See the guidance on keeping children safe in education

    See DfE guidance on lawful grounds for processing personal data

    See the guidance on exam results 

    If you have any questions on when you can share data, or the lawful grounds you can rely on to process data, please contact our experts below.

    Piers Leigh-Pollitt

    Piers advises a mixture of corporates and individuals on a wide range of HR/employment law matters and data protection issues (mainly from an HR perspective). Piers is also the firm’s internal compliance officer and handles all regulatory and internal compliance matters. He also heads up the firm's Data Privacy team and holds the Practitioner Certificate in Data Protection (GDPR).

    • Partner & Compliance Officer for Legal Practice
    • T: +44 (0)118 951 6761
    • Email me

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    Mike Hibberd

    Mike is an employment and data privacy law expert advising both organisations and senior individuals on a wide range of human resources and related issues.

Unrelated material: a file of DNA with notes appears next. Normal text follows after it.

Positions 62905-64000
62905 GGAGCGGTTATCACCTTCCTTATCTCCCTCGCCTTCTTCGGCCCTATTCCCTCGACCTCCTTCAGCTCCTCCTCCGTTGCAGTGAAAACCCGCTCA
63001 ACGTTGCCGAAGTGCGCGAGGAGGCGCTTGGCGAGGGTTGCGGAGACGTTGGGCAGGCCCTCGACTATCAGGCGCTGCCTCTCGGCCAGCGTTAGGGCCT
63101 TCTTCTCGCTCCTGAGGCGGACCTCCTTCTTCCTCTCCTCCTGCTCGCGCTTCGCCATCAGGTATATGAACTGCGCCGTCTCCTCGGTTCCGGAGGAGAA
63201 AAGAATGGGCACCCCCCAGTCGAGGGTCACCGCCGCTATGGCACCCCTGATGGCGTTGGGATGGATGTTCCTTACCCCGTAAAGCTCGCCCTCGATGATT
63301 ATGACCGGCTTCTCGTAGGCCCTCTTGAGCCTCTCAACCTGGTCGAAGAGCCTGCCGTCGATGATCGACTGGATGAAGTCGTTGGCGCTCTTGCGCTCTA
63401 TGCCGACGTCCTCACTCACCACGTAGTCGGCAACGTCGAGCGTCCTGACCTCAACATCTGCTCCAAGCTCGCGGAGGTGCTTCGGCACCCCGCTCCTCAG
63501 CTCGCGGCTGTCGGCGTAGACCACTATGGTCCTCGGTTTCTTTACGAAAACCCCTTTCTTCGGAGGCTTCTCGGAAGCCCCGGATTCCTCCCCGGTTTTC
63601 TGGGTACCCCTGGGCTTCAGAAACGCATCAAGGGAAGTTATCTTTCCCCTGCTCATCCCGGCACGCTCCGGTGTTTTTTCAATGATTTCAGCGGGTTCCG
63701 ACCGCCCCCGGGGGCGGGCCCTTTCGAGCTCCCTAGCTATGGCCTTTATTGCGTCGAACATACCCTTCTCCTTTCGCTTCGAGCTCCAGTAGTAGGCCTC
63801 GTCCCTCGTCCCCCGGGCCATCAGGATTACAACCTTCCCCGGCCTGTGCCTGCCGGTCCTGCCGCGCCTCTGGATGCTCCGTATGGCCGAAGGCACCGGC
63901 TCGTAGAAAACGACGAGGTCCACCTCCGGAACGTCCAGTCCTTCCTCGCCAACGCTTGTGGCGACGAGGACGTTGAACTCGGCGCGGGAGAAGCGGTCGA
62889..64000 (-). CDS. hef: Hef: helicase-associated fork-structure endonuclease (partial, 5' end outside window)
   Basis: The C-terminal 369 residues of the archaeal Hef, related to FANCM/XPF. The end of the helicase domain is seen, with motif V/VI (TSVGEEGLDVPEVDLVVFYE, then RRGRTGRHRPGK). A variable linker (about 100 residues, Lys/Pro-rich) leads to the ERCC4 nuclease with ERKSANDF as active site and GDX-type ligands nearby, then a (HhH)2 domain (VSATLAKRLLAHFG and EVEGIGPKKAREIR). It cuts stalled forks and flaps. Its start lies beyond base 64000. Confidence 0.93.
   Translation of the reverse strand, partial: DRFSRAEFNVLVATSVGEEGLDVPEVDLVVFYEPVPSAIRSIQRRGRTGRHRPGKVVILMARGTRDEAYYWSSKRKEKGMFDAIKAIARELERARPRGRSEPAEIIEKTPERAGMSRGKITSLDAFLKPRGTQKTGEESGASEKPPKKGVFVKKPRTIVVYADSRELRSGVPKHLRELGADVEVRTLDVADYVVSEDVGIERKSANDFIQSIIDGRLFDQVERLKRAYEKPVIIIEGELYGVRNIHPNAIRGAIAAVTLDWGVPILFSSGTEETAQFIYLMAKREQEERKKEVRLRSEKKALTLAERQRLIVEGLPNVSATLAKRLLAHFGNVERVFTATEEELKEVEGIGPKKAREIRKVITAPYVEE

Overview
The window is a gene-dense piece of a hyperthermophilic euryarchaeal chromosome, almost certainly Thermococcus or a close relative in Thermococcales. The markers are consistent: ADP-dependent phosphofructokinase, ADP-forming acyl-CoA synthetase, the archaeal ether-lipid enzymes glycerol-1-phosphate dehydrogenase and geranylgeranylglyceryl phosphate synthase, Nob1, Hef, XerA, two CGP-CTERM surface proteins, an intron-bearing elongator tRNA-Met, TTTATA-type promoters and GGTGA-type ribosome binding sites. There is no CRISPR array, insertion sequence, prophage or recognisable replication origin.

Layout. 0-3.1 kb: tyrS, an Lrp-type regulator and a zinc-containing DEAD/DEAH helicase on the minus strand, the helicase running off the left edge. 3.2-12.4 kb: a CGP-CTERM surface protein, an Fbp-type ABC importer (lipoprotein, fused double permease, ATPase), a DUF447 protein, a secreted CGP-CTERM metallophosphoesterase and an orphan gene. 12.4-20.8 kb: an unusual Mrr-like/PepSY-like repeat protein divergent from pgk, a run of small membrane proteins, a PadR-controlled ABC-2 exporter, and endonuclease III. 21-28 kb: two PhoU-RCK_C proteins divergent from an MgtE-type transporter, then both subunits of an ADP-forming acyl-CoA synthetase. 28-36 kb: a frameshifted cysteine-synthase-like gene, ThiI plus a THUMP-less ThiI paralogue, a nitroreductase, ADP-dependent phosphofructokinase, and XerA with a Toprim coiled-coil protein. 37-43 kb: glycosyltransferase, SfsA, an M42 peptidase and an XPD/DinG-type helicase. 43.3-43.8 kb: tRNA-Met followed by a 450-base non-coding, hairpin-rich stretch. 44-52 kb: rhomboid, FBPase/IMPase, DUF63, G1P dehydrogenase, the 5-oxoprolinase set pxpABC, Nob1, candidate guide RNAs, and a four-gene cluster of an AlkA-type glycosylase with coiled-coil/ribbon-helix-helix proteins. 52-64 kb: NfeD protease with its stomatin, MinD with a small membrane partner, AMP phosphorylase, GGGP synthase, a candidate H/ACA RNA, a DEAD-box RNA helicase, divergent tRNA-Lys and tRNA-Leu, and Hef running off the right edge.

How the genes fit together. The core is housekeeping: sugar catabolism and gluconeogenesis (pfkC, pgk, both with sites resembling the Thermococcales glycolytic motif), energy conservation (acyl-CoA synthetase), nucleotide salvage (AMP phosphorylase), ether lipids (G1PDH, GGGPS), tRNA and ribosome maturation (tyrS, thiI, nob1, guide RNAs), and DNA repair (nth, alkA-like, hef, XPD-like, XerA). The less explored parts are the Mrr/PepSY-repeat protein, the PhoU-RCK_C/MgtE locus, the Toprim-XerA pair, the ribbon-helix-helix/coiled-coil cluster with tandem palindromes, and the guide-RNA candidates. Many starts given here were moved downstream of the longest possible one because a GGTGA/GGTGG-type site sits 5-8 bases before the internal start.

• Legal Director
    • T: +44 (0)118 951 6765
    • Email me

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    Simon Henthorn

    Simon is an expert in education and employment law. He has over 15 years’ experience advising schools, colleges, associations and individuals on all aspects of education law, including employment and safeguarding matters.

    • Partner & Head of Education
    • T: +44 (0)20 3696 7172
    • Email me

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    The articles published on this website, current at the date of publication, are for reference purposes only. They do not constitute legal advice and should not be relied upon as such. Specific legal advice about your own circumstances should always be sought separately before taking any action.